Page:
New Perspectives on Mesa Verde and the Chesapeake Bay
In "Mesa Verde Stories" I contribute as designer and photographer in a collaborative interdisciplinary team of researchers including an archaeologist, a poet, a Tewa consultant, a philosopher and a filmmaker. Together we use diverse scholarly lenses to examine challenging topics in the southwestern USA to create broader awareness, lively discussion, and deeper understanding of indigenous populations and sustainability in the academic research community and the public at large. We study the rise, spread, and collapse of an ancient and complex American Pueblo society in an effort to understand how and why human cultures change over time.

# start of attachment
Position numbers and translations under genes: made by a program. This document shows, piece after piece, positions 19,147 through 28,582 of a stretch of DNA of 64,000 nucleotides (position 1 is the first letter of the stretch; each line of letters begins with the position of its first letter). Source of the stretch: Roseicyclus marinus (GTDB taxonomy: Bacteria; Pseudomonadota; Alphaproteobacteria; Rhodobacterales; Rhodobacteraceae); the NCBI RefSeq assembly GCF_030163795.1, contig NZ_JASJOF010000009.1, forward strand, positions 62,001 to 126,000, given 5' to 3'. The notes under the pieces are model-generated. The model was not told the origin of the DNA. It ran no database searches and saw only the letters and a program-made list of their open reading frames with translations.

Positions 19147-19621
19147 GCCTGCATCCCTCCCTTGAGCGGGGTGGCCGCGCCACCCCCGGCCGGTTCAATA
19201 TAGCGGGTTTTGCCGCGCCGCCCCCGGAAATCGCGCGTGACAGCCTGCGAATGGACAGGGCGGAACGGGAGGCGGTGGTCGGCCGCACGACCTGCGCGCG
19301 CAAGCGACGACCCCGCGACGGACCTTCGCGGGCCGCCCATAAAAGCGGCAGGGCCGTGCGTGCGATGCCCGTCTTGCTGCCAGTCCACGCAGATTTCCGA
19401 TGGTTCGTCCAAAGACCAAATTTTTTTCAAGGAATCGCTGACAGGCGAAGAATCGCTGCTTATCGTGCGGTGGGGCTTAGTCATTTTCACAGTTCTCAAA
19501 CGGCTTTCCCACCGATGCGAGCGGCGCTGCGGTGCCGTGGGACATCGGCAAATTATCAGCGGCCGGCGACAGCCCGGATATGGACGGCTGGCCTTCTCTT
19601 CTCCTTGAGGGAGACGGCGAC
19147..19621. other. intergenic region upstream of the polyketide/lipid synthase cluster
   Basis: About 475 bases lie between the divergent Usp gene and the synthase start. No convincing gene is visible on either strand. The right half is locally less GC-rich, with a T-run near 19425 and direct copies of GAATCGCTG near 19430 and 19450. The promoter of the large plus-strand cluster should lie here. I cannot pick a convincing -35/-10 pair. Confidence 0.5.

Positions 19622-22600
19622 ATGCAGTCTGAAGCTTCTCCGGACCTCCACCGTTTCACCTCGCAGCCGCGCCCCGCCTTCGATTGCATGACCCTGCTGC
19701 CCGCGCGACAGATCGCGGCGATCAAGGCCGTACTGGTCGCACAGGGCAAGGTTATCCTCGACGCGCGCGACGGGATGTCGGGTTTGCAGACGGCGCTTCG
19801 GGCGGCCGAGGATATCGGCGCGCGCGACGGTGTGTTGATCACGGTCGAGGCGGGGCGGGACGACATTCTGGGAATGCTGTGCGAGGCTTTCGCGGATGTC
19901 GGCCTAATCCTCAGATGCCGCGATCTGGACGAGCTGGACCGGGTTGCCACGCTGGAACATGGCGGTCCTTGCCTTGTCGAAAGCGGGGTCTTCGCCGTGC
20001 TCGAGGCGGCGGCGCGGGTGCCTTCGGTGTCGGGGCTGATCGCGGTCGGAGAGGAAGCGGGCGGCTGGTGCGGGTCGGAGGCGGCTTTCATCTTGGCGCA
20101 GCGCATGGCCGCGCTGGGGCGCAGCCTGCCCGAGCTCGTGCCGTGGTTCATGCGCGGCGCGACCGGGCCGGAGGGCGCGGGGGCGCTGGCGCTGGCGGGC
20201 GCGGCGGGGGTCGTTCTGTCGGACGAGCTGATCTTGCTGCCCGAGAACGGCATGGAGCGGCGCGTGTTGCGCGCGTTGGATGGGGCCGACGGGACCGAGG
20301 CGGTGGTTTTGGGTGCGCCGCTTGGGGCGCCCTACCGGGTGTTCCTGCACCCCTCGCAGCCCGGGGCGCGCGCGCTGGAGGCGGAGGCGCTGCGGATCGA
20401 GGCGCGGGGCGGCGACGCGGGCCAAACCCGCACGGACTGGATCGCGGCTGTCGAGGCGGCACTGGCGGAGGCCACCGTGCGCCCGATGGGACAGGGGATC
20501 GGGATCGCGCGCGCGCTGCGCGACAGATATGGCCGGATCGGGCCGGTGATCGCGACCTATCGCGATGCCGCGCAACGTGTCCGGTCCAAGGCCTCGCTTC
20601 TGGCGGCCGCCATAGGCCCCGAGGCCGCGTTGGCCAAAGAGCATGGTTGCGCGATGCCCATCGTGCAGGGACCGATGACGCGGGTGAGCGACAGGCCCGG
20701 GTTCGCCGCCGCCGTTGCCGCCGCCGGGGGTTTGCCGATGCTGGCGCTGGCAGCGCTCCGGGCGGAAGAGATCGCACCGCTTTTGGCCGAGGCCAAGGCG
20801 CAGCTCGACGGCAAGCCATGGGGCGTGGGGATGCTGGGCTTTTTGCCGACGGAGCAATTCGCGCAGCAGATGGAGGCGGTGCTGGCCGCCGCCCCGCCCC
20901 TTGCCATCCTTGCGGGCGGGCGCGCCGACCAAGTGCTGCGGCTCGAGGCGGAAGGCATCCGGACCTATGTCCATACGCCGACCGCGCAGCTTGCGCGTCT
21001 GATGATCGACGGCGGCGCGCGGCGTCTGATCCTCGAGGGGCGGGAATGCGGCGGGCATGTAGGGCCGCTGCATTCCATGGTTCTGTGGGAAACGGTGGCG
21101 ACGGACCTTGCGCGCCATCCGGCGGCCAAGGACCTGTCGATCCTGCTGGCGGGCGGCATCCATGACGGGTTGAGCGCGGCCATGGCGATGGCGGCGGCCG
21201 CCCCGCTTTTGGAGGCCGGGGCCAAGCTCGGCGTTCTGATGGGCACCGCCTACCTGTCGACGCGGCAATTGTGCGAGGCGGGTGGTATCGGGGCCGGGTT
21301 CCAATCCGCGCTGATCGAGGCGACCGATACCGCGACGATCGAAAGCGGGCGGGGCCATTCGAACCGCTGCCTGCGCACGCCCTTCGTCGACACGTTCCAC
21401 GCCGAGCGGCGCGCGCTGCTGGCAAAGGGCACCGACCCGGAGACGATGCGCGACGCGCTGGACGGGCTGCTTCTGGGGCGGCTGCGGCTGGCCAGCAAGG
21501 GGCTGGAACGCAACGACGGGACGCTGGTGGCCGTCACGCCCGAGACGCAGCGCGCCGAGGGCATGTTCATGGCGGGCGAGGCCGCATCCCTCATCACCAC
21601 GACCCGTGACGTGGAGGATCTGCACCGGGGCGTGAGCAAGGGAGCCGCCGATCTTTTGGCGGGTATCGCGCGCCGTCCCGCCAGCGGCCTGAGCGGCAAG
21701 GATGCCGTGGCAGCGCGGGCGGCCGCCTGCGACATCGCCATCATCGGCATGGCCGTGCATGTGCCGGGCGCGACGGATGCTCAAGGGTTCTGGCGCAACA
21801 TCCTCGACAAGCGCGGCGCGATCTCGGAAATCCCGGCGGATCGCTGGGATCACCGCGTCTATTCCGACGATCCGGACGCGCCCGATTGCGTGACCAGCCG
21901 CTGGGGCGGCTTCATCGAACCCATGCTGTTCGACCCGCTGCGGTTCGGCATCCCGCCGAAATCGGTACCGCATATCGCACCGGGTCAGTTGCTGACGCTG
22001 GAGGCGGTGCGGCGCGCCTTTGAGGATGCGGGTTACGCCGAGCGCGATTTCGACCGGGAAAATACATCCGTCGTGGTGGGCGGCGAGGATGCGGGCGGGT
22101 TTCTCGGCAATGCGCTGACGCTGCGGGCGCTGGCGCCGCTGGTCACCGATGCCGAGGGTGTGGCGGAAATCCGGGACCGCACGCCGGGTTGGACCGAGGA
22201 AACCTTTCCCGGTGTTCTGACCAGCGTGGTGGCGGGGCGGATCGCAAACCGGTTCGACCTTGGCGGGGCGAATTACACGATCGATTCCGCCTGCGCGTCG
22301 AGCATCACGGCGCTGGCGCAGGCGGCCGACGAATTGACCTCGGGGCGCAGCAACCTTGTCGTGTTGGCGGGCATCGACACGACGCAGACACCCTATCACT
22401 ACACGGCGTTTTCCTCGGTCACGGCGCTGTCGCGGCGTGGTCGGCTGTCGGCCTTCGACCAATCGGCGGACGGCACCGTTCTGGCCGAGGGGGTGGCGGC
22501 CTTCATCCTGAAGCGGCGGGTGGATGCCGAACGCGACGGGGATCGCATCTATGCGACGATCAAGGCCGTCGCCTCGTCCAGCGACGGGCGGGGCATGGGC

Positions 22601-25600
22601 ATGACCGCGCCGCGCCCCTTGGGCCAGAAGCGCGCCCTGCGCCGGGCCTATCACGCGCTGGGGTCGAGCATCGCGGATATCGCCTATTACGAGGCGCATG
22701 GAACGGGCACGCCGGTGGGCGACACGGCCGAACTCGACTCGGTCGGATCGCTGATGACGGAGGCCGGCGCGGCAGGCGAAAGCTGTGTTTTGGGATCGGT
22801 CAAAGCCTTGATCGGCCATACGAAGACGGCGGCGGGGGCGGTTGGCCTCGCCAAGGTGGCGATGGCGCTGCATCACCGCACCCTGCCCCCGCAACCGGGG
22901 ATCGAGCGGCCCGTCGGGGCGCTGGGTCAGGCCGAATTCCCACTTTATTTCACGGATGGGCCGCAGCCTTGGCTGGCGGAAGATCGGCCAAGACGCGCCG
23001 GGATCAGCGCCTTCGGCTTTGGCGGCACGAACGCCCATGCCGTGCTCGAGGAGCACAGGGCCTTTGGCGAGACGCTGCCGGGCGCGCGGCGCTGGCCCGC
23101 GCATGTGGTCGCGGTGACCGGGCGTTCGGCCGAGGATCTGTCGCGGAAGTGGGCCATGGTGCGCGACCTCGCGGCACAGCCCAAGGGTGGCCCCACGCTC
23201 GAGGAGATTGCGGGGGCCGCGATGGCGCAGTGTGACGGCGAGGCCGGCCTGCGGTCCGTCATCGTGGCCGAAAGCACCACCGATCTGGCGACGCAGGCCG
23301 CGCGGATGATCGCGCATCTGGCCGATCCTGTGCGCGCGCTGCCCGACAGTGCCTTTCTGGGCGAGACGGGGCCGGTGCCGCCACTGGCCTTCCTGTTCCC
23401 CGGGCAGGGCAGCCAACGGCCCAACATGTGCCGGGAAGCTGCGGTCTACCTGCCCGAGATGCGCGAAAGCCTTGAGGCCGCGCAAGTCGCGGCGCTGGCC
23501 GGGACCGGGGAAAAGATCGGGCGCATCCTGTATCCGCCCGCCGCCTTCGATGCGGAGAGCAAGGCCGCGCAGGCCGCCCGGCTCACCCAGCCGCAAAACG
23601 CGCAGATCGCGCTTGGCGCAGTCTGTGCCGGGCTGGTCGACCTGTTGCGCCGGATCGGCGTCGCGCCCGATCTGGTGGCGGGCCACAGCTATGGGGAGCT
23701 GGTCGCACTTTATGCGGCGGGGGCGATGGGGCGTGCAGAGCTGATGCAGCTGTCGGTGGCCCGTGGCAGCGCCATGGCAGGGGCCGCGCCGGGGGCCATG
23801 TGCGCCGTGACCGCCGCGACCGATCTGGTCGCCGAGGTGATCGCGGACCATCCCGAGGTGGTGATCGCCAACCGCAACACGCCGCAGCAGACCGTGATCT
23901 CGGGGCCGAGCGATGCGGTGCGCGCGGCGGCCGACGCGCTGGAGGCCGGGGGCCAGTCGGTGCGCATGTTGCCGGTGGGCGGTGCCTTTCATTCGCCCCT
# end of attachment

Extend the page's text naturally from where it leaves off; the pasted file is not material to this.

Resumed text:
We have been sharing our findings in exhibitions, conference presentations, short films, and the written word.
I have been using vast mosaic panoramas to help audiences experience these spaces, but would like to push further with aerial perspectives to enhance viewer understanding of waterways, paths, communities, and historic vs. contemporary landscapes. Quadcopters are now relatively safe, affordable, and useful for serious photographic pursuits. By lifting cameras into the sky I can immerse exhibition participants in these sublime landscapes in ways I could previously only dream of, cultivating thematic discussions of boundaries, borders, authority, power, ethics, culture, sustainability and spirituality.
Our team will reunite in the Mesa Verde region in late 2014, and have plans to take our interdisciplinary research into the Chesapeake Bay area in 2015-16 to study its history, ecology, and contemporary challenges with our diverse perspectives. Aerial photography and video would be invaluable for accessing these otherwise difficult wetlands and waterways.